Most pornographic art is rubbish aesthetically, as you will know if you’ve ever done a Google search for hardcore to pave your driveway with, with Safe Search switched off.
The only halfway decent pornographic artist since the Attic red figure vase makers that I can think of is Sassy Attila. (That’s his real name. Attila is a common first name in Hungary, where the first name comes last.) He learned to draw first and do the other stuff after, unlike, say David Hockney. (Though Hockney’s early illustrations to the erotic poems of Cavafy, recently exposed at the British Museum, are not bad at all, and certainly better than his bloody apple trees in Normandy.)
The problem with pornographic art comes from the fact that the human body, like that of all living things above the level of ectoprocta,
is bilaterally symmetrical about the vertical axis, with a few minor anatomical exceptions like hair partings, beauty spots etc. (At least, mine is, last time I looked.) Unlike, say, the cypress, mushroom, or jellyfish, which is symmetrical in the round.
It follows that the sexual act, as performed in the best manuals (but not manually) is unidimensional in direction and largely performed symmetrically. In this it is almost unique among physical activities. Offhand, (and hands off) the only other actions I can think of which are performed symmetrically are the breast stroke and the butterfly, (but not the crawl or backstroke) the jerks of weight lifters, and the playing of a very limited number of musical instruments, of which the English concertina
(but not the melodeon) is one. Illustrating a symmetrical action such as the act of copulation is a job for a technical draughtsman, about as interesting aesthetically as riding a bicycle with no pedals, which is why it’s best done on a large vase, or Pelike (not to be confused with Roger Jnr.)
Catastrophic climate change, unlike mainstream environmentalism, has never been a popular cause, having always existed more as a headline grabber for desperate subeditors rather than as political substance to arouse the masses. Disturbed adolescents and adults who like dressing up in red robes may go in for it once or twice, but the pleasure soon wears off. The planet, and the gases surrounding it, are not something you can see or easily visualise – unlike, say, David Attenborough, who is always there.
Biodiversity on the other hand is visually thrilling. Save the Whales caught the imagination because of Greenpeace’s daring and well-publicised maritime stunts. Even Left wing firebrand and first elected London Mayor Ken Livingstone’s intriguing plan to save the capital’s hedgehogs by providing them with little ladders to climb out of ditches into which they’d fallen might fire the imagination, in a boy-scout-with-two-sticks-kind of way, if your imagination is easily fired. It was the seventies after all, and anything seemed possible.
The point is that actions like battling whalers on the high seas or climbing the clock tower on the parliament building provide satisfying visual images, as does anything to do with rhinoceroses, orang utans or sea turtles.
Then climate was added to the list of things that needed saving, and took off politically in a way hedgehogs and whales never managed to do. Why is that? Biodiversity and species loss was already on the agenda in the eighties, but it never got journalists and politicians fired up. Of course, the images of the lone polar bear and the walruses falling off cliffs captured the imagination, but only after the politics and the media had established global warming as something of catastrophic importance. Jane Harrison said of the origin of myths: first came the mask, then the ritual dance to explain the mask, then the hero who decapitates the monster to create the myth. The image starts it off, but it must be simple and symmetrical, like the head of Medusa.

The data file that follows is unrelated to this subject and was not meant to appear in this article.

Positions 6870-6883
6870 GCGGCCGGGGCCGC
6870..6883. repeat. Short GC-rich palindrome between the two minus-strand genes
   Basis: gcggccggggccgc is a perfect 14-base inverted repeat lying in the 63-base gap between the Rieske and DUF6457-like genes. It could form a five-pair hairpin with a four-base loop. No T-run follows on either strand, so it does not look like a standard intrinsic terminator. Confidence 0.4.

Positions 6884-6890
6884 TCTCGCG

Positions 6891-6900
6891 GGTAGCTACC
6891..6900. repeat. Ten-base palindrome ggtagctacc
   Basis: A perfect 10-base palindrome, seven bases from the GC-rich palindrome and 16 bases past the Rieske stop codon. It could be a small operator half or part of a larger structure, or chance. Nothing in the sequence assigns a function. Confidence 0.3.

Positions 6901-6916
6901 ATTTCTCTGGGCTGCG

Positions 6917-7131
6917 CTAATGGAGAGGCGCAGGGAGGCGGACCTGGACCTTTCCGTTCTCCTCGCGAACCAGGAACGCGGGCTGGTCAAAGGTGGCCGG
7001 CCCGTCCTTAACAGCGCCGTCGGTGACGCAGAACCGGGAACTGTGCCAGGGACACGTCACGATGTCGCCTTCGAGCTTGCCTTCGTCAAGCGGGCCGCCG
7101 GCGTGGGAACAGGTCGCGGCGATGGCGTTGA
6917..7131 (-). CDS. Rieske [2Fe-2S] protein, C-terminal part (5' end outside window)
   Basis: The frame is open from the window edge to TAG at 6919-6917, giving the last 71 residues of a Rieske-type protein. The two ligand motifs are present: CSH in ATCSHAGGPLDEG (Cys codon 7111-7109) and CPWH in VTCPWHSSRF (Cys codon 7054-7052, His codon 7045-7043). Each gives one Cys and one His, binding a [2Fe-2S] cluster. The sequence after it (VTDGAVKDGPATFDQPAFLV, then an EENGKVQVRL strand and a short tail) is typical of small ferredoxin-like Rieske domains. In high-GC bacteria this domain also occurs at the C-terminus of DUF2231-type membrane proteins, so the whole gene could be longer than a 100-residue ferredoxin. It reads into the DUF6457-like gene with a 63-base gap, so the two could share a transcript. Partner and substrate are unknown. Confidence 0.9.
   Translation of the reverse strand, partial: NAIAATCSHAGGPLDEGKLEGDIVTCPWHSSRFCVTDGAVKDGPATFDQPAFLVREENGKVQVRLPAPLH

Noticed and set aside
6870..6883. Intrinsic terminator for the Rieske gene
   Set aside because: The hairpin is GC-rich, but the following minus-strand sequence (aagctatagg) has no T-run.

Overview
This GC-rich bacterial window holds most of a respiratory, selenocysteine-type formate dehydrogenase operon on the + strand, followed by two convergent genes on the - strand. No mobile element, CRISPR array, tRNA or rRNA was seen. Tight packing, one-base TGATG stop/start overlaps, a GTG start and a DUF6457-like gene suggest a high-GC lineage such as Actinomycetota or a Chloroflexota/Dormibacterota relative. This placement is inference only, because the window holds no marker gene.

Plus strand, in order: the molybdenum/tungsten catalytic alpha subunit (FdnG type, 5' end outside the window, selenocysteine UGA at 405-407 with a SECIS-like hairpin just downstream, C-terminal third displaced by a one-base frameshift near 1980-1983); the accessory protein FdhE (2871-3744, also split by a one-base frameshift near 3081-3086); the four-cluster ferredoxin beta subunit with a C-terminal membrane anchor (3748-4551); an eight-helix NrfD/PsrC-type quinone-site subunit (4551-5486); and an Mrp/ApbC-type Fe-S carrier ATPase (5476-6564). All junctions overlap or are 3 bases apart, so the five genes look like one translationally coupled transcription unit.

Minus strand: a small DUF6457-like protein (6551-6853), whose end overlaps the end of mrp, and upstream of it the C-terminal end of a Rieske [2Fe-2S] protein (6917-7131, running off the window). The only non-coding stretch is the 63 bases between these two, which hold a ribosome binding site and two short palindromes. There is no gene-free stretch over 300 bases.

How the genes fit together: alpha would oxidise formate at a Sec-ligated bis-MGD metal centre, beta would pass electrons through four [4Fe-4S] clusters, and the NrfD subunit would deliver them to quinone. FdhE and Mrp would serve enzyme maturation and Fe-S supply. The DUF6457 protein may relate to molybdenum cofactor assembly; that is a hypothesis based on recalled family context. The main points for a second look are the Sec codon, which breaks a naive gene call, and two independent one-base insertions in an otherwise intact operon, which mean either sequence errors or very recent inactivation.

I have a book of political science somewhere written in the seventies which already identifies climate as an issue the Labour party should be addressing. The author isn’t sure whether the climate is warming or cooling or disappearing up its hole in the ozone layer, but he’s sure it needs saving, and only the Left can do it.
How wrong he was! Prince Charles does it. The Goldsmith brothers did it. Richard Branson is doing it like mad in his solid teak bathtub on his Virgin Isle. How many low-lying British, Spanish and American Virgins would be underwater now if it weren’t for these scions of the upper classes beavering away? Any millionaire who didn’t go down on Epstein’s will likely be up to his neck on Branson’s.
Andy West will tell you (at least iI hope he will) that climate hysteria was just a culture waiting to pounce and go viral. But why that one? And why then? What does it take to transform a vague existential anxiety into a dogwhistle note for a herd of nerdy lemmings?
Here’s my new neurological theory. We like images of complex action in three dimensions, especially when accompanied by loud noises, as in Star Wars, because they absorb the attention of every cell of those superior bits of the brain that allow us to perform complex actions ourselves, like shooting bison or zapping planets. But to get us really involved at a deeper emotional level, we need to reduce them to a two dimensional image which the more primitive brain bits can bite on. Hence the fascination of Michelangelo’s ceiling in the Sistine Chapel if you’re a Renaissance theologian, or a graphic representation of annual global temperature anomalies by HADCRUT, if you’re the environmental correspondent of the BBC.
But to really stir us at the mental level of our sea cucumber cousins, there’s nothing better than a uni-dimensional image with near perfect vertical symmetry, like a line on a graph going up and up and up. Your invertebrate unconscious can really get off on that.
And no, a hedgehog climbing a ladder is not an example of vertical symmetry. Look at those little legs.